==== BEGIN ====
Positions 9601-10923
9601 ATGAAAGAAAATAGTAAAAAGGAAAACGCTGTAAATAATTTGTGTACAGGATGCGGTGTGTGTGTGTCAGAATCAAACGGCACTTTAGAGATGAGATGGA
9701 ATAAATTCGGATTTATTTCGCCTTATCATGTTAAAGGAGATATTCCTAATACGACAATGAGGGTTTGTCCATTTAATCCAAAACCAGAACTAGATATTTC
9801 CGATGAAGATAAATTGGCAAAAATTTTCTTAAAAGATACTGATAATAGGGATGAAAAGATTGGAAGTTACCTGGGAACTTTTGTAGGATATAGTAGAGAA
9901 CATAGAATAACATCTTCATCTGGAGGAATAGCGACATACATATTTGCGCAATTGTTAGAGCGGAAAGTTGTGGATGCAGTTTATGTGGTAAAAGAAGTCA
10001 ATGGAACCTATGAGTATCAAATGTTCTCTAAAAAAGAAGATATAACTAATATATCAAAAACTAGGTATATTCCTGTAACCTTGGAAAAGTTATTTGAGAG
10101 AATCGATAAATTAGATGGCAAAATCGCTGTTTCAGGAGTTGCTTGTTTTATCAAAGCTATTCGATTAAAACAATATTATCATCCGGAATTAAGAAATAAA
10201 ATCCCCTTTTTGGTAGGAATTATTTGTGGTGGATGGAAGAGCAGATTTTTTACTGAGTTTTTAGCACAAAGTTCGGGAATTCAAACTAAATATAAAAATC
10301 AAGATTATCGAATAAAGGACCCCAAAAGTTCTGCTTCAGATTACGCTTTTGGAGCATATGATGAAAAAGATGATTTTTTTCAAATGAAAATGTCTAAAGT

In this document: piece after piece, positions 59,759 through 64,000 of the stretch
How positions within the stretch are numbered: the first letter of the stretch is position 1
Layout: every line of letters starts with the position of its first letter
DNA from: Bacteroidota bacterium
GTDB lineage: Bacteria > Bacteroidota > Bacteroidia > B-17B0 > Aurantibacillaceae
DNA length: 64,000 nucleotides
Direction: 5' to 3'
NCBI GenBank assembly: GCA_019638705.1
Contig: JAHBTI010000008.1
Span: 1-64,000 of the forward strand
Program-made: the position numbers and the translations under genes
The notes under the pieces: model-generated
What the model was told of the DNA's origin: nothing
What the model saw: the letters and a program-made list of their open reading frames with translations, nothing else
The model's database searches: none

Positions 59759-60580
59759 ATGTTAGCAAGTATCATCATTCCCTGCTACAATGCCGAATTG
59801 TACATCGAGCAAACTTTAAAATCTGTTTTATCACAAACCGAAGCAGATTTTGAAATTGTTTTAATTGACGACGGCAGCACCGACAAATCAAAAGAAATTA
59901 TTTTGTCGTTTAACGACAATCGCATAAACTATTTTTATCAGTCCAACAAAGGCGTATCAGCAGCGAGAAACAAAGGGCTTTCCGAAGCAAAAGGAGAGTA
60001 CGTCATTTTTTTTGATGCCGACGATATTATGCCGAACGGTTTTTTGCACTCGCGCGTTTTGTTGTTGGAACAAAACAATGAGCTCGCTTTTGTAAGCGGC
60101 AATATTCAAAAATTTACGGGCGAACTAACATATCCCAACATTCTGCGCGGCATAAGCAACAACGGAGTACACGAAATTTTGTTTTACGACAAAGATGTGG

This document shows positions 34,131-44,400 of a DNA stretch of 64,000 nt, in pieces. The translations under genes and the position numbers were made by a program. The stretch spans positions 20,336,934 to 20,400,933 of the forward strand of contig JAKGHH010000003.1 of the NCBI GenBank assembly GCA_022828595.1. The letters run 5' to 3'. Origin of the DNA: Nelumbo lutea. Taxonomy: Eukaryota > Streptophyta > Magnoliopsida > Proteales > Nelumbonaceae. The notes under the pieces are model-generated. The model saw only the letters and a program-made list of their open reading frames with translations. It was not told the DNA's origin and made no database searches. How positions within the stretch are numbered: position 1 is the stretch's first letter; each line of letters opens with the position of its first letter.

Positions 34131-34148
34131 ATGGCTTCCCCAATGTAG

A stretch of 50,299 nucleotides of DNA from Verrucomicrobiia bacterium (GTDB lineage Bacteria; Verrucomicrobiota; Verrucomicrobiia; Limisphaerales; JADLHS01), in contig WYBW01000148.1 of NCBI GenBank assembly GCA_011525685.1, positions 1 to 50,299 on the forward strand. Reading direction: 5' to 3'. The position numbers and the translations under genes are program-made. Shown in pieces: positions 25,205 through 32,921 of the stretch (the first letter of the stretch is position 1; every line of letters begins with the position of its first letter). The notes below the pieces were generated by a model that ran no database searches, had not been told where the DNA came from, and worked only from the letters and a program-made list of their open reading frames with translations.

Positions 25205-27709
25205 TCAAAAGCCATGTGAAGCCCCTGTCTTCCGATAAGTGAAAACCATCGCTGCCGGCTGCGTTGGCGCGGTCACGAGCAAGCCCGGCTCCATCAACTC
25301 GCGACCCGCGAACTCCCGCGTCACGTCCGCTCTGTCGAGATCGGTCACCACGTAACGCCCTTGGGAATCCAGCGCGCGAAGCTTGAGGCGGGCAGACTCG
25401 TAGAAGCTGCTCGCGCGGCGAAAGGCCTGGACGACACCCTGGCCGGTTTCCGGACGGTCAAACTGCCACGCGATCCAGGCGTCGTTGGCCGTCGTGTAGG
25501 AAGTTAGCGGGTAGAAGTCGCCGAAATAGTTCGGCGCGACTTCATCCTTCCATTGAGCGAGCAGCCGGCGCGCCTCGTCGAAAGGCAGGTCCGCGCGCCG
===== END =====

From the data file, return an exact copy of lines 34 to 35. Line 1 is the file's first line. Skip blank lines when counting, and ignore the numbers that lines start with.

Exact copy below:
A stretch of 50,299 nucleotides of DNA from Verrucomicrobiia bacterium (GTDB lineage Bacteria; Verrucomicrobiota; Verrucomicrobiia; Limisphaerales; JADLHS01), in contig WYBW01000148.1 of NCBI GenBank assembly GCA_011525685.1, positions 1 to 50,299 on the forward strand. Reading direction: 5' to 3'. The position numbers and the translations under genes are program-made. Shown in pieces: positions 25,205 through 32,921 of the stretch (the first letter of the stretch is position 1; every line of letters begins with the position of its first letter). The notes below the pieces were generated by a model that ran no database searches, had not been told where the DNA came from, and worked only from the letters and a program-made list of their open reading frames with translations.

Positions 25205-27709